In recessions the casualties pile up fast and span pretty much every facet of society. The Ford plant shutting down for December or a Target shareholder attempting to boost the company's stock value by selling the land under the stores, the economy is hitting everybody. The Traces Center for History and Culture is no different. The museum located in downtown St. Paul's Landmark Center is closing Nov. 9. Their traveling WWII "bus-seum" will continue to visit schools and libraries. Full press release below.
(Saint Paul/MN) Even in the best of times, funding for cultural organizations remains elusive and ever precarious. Now, though, in a very short time, a usually unfavorable climate for non-profits has turned downright miserable. It’s so bad, that the Twin Cities’ only WWII-history museum will close its doors in a little more than ten days. TRACES Center for History and Culture is unique: it is the only museum in the United States that documents one region’s connections to another country while at war. With its two-dozen exhibits in downtown Saint Paul’s historic Landmark Center, it documents refugees from Nazi-occupied Europe who found a safe haven in the Midwest, German-American civilian internees in U.S Government camps, POWs on both sides—and many more stories, including Anne Frank’s Iowa pen pal. Still, competing for visitor dollars has proven too great even for such a niche resource. Executive Director Michael Luick-Thrams says “It’s been a good run”: over 100,000 people have viewed multi-media exhibits, tens of thousands of small-press books have found their way into homes around the country and abroad, and much thought has been lent to issues germane to a world still very much at war. After reaching millions of people with its narrative Midwest/WWII-history stories, though, TRACES will be streamlining its operations. While the museum will be open to the public for the last time on November 9th, its widely traveled BUS-eum will continue to take mobile exhibits around the Midwest and, per plan, to Germany over the next few years. And, its comprehensive, in-depth web site www.TRACES.org will continue to serve as an educational resource of singular quality. At noon on Thursday, November 6th, Luick-Thrams will offer the public a narrated guided tour of the museum, including commentary both on the stories presented and on how the overall TRACES project has used historical contexts to shed light on contemporary issues of war and peace. Entry to the museum is free that day, sponsored by TRAVELERS as the concluding year-long series “TRAVELERS Free First Thursday at TRACES” made possible by a generous grant. An additional attraction is the recently installed exhibit "Held in the Heartland: German POWs in the Midwest, 1943-46". For details, see www.TRACES.org.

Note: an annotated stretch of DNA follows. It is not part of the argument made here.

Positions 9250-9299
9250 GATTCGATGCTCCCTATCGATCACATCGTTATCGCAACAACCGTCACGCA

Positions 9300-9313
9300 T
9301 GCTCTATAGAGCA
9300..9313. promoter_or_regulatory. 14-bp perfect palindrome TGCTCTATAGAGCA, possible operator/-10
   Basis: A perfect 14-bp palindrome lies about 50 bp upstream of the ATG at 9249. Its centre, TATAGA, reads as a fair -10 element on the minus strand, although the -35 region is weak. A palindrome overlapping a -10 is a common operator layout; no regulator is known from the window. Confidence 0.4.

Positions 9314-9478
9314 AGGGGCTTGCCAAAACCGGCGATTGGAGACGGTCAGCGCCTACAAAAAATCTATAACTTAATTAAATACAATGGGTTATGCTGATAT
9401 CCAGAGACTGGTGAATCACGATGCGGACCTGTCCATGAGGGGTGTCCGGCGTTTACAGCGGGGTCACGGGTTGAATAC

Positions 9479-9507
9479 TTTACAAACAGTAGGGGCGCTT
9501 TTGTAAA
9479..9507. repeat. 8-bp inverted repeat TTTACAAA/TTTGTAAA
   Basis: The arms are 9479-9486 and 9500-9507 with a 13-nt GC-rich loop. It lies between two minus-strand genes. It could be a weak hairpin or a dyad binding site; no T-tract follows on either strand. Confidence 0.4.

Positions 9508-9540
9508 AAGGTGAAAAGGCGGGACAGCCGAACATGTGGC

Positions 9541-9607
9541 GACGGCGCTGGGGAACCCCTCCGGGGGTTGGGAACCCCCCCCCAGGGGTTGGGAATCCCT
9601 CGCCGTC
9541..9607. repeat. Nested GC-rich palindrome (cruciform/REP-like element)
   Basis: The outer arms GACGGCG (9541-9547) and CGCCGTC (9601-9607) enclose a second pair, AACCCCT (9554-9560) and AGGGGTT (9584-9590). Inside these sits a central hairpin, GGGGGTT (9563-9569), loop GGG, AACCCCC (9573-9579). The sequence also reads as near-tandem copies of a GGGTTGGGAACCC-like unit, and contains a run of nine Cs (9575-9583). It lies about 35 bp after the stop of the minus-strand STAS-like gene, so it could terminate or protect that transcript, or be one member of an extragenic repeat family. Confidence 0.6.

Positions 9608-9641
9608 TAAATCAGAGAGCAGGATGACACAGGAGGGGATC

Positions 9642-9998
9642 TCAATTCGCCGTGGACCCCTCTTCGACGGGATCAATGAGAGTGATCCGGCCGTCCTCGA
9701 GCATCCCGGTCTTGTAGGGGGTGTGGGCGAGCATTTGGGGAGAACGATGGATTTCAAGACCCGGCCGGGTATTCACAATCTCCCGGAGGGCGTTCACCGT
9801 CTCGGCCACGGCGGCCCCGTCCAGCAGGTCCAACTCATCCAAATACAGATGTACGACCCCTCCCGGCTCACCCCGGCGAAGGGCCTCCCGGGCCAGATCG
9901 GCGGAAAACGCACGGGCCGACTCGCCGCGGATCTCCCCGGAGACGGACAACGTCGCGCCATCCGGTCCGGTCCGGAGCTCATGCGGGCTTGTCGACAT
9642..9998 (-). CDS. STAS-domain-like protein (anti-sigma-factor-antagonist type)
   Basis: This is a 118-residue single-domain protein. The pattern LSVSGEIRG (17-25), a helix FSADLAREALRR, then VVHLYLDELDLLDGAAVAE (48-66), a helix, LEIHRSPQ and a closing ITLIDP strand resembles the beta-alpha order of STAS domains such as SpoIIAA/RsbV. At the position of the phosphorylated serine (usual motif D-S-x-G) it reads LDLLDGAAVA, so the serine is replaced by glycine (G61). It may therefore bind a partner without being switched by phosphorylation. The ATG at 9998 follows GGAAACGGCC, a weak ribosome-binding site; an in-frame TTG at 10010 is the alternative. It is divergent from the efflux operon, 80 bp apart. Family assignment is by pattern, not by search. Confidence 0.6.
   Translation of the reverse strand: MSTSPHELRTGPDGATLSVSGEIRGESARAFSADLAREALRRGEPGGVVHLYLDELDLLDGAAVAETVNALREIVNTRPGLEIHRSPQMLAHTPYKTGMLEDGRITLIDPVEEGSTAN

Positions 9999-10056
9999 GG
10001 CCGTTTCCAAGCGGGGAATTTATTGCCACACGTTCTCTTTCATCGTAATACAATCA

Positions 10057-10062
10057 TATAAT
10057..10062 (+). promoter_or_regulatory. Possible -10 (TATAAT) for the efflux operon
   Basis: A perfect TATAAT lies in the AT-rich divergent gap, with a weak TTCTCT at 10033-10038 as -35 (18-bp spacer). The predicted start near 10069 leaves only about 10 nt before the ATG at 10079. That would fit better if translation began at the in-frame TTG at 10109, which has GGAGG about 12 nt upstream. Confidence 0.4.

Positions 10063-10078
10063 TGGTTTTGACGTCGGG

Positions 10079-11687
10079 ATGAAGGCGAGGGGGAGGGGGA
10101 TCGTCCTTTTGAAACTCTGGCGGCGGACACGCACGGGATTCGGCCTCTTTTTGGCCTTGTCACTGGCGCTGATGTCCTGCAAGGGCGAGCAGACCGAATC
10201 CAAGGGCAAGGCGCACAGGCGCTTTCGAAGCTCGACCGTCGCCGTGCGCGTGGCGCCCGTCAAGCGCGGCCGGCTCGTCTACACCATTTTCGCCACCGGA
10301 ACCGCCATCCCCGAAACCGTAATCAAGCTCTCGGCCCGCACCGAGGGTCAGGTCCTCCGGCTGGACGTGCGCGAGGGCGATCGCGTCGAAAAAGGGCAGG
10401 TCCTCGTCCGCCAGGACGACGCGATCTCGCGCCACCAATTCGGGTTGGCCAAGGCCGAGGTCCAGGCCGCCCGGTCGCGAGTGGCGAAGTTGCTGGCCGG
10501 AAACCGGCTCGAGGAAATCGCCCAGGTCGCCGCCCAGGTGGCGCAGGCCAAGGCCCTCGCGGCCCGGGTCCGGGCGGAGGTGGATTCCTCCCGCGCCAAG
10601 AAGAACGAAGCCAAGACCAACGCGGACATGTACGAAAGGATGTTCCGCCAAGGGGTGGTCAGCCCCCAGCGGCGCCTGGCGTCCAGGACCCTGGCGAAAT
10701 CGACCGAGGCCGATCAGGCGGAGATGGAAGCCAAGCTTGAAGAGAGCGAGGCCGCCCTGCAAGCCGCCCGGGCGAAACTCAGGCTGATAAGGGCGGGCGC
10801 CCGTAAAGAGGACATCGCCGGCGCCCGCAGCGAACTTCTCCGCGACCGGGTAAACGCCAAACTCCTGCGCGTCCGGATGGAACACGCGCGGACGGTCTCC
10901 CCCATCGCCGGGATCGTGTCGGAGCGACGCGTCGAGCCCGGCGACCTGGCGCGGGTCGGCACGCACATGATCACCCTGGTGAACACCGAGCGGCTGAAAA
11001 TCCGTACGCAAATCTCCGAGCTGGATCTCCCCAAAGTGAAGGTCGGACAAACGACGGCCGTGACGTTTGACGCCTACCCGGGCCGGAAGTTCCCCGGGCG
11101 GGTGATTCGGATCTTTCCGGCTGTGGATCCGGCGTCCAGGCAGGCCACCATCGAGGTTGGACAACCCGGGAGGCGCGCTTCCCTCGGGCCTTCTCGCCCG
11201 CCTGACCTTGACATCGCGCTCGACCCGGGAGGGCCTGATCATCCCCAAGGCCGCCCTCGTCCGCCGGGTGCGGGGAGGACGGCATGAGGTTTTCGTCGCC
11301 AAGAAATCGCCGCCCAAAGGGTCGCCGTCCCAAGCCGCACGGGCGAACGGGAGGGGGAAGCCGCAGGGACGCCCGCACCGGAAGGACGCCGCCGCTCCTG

The Traces Bus-seum will continue to fulfill the museum's mission.